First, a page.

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Indonesians ignore Valentine’s boycott

Young Muslims see the day as a time to show love and care for others

  • Konradus Epa, Jakarta
  • February 14, 2011
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Despite the Indonesian Ulema Council (MUI) declaring St. Valentine’s Day celebrations unlawful to Muslims, many young people from different religious backgrounds said they would mark the day by sharing some love and caring with others.

“Young people can identify with St. Valentine’s Day. We see cards, pictures of hearts, chocolates and pink and red flowers as symbols of love,” Nadia, 21, told ucanews.com.

Valentine’s Day, according to the Muslim girl, is a good time to show love and care for others. “It can promote solidarity and harmony among people from different religious backgrounds,” she said.

Dedi Yulianto, a Muslim university student, agreed. Valentine’s Day is a time when people can show love, especially to those facing violence or who are victims of violence, he said. “Valentine’s Day is not merely a ritual. It’s a chance to build friendships,” he added.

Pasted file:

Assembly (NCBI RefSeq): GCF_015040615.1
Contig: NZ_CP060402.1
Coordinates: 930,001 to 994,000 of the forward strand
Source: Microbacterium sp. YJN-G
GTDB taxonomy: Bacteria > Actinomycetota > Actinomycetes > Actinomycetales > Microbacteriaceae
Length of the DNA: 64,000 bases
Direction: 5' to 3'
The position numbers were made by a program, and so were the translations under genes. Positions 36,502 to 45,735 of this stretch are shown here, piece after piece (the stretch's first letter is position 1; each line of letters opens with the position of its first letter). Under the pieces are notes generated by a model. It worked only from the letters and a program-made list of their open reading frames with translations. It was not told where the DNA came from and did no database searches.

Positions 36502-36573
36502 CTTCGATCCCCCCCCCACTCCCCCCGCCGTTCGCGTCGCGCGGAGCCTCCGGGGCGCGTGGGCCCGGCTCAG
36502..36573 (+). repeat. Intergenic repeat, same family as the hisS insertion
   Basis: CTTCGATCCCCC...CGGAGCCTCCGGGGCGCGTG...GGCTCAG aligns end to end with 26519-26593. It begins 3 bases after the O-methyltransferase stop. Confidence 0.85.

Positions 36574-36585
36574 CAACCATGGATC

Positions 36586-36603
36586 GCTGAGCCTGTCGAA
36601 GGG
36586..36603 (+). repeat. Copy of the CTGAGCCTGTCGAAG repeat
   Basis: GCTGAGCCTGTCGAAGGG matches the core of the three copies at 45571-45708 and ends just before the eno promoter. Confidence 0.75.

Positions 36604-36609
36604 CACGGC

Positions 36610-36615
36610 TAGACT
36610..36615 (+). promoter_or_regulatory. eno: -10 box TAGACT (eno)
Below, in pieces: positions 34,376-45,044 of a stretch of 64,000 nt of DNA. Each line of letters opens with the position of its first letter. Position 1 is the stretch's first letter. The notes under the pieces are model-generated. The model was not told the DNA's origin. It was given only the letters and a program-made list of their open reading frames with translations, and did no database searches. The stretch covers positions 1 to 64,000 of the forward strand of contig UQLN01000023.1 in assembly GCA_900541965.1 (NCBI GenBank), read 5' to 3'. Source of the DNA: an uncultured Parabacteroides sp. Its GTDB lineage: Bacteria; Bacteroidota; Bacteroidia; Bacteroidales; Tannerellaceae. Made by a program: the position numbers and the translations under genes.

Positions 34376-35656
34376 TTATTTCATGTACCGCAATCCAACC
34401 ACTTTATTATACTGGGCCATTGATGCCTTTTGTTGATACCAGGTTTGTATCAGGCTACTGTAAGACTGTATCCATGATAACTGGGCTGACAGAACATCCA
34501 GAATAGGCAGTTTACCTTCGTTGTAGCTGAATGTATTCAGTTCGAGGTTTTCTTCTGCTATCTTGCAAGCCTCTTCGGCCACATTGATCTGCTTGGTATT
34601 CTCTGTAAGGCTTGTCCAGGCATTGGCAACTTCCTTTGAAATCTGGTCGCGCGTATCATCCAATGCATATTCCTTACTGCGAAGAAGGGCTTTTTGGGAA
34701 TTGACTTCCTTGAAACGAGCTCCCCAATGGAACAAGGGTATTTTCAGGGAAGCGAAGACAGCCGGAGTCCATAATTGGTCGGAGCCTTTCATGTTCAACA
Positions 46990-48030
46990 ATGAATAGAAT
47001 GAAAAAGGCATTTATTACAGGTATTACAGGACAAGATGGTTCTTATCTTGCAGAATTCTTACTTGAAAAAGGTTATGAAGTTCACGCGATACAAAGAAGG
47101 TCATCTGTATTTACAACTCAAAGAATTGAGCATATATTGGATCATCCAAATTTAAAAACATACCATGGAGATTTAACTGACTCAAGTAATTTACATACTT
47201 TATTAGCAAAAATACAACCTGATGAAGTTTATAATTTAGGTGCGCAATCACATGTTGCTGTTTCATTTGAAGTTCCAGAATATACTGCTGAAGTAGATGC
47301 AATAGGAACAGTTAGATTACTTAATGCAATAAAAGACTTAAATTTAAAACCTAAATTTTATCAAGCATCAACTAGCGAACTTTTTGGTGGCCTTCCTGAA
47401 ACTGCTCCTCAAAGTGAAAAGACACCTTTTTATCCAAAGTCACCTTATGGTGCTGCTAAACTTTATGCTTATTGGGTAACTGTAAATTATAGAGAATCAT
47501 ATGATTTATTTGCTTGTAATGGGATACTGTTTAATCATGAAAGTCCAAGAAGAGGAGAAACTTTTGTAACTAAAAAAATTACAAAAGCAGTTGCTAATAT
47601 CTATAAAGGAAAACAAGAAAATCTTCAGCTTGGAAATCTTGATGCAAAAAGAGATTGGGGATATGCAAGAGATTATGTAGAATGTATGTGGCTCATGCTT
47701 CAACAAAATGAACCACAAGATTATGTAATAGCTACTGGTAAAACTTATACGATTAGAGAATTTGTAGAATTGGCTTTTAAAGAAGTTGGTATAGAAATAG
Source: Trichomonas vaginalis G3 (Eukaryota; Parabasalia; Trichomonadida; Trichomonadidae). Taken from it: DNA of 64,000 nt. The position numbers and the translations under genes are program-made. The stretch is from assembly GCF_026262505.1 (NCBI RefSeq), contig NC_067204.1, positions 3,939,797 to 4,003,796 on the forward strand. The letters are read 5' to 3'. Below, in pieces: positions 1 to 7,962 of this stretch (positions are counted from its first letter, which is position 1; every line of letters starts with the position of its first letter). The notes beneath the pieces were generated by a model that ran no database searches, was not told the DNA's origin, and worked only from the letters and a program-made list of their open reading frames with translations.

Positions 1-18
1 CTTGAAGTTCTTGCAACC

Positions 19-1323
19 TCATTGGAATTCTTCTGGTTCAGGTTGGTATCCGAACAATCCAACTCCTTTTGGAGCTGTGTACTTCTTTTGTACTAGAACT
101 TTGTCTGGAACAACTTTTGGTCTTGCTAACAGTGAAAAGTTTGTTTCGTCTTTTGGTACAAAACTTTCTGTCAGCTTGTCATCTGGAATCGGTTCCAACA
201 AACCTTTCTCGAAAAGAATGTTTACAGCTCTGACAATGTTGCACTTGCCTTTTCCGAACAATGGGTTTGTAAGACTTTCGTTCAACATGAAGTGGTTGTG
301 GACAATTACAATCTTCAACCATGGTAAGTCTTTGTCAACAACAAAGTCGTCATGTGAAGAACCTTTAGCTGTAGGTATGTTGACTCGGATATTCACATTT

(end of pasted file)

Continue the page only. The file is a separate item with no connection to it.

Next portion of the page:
To Maria Angelina, 18, Valentine’s Day is a celebration of love. “Valentine’s Day is not just a celebration of love between boyfriends and girlfriends. It’s for husbands and wives, parents and children, and grandparents and grandchildren,” said the Catholic girl.

Earlier, MUI’s Chairman Amidhan called Valentine’s Day unlawful to Muslims as it is “a ritual of a certain religion.”

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Religions in Malaysia deplore Valentine’s Day


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